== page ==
Tea production in Kenya, the world’s biggest exporter of the black variety of the leaves, may miss the government’s targeted 25 percent increase this year as an extended dry spell damages the crop. Coffee output will also be hurt.
The La Nina weather phenomenon, which causes dryness in eastern Africa, is replacing the rain-inducing El Nino effect that resulted in heavy rainfall from October to December and helped boost tea output in the Central and Rift Valley growing regions by more than a third in the first eight months of 2016 from a year earlier.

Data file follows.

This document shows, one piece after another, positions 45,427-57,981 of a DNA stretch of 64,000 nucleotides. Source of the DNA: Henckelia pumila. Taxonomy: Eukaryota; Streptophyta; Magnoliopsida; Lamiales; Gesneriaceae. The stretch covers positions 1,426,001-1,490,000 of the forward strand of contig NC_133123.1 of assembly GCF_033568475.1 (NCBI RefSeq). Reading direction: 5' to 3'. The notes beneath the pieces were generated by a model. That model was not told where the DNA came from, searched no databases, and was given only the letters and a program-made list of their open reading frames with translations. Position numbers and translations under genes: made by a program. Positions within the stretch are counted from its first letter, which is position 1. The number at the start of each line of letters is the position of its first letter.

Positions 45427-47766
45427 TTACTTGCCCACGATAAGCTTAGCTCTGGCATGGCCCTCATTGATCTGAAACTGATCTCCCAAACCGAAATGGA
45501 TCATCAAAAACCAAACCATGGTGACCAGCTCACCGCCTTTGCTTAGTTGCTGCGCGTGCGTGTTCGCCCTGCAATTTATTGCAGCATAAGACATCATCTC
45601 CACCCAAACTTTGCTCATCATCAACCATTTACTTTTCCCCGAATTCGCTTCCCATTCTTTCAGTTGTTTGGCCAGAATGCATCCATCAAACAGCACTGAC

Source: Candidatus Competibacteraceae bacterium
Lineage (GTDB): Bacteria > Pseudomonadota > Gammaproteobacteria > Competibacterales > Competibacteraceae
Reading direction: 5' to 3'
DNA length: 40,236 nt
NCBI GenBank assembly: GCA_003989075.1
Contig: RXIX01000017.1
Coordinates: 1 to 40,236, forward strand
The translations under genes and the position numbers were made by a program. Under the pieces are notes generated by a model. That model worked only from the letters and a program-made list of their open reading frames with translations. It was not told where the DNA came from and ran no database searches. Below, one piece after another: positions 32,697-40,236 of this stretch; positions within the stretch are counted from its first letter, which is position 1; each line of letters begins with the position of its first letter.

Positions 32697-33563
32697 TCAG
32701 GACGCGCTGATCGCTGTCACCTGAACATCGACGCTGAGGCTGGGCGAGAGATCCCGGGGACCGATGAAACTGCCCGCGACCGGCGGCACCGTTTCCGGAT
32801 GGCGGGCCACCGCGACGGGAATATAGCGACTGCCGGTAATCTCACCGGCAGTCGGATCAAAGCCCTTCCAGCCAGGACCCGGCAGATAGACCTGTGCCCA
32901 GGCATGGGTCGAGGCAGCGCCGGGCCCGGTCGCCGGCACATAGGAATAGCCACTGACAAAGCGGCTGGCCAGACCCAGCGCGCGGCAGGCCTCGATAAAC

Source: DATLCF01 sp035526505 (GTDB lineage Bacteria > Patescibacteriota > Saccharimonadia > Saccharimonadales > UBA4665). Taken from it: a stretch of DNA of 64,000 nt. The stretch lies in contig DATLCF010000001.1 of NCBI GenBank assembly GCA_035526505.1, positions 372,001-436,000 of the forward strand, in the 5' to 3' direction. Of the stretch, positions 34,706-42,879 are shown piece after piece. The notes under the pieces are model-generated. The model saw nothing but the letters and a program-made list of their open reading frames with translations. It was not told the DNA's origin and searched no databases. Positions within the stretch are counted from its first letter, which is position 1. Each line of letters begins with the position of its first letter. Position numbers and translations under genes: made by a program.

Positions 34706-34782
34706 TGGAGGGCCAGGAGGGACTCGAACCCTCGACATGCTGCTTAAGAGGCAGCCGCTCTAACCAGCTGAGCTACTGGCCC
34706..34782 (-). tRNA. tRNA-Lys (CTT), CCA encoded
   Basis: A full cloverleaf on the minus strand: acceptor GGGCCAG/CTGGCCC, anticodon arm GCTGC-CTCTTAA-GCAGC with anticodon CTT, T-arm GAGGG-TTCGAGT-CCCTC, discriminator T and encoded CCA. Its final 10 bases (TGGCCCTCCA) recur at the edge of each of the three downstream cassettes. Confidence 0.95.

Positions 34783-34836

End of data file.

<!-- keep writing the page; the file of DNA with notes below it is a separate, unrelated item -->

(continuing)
La Nina may cut precipitation in the final three months of this year, and “the tea leaves are becoming dry and falling off,” Johnson Irungu, the Agriculture Ministry’s director of crops, said in an Oct. 25 interview in the capital, Nairobi. Production volumes shrank after the bumper harvest in the first quarter, meaning the industry may fall short of a 500 million-kilogram (1.1 million-pound) government target for the year, he said.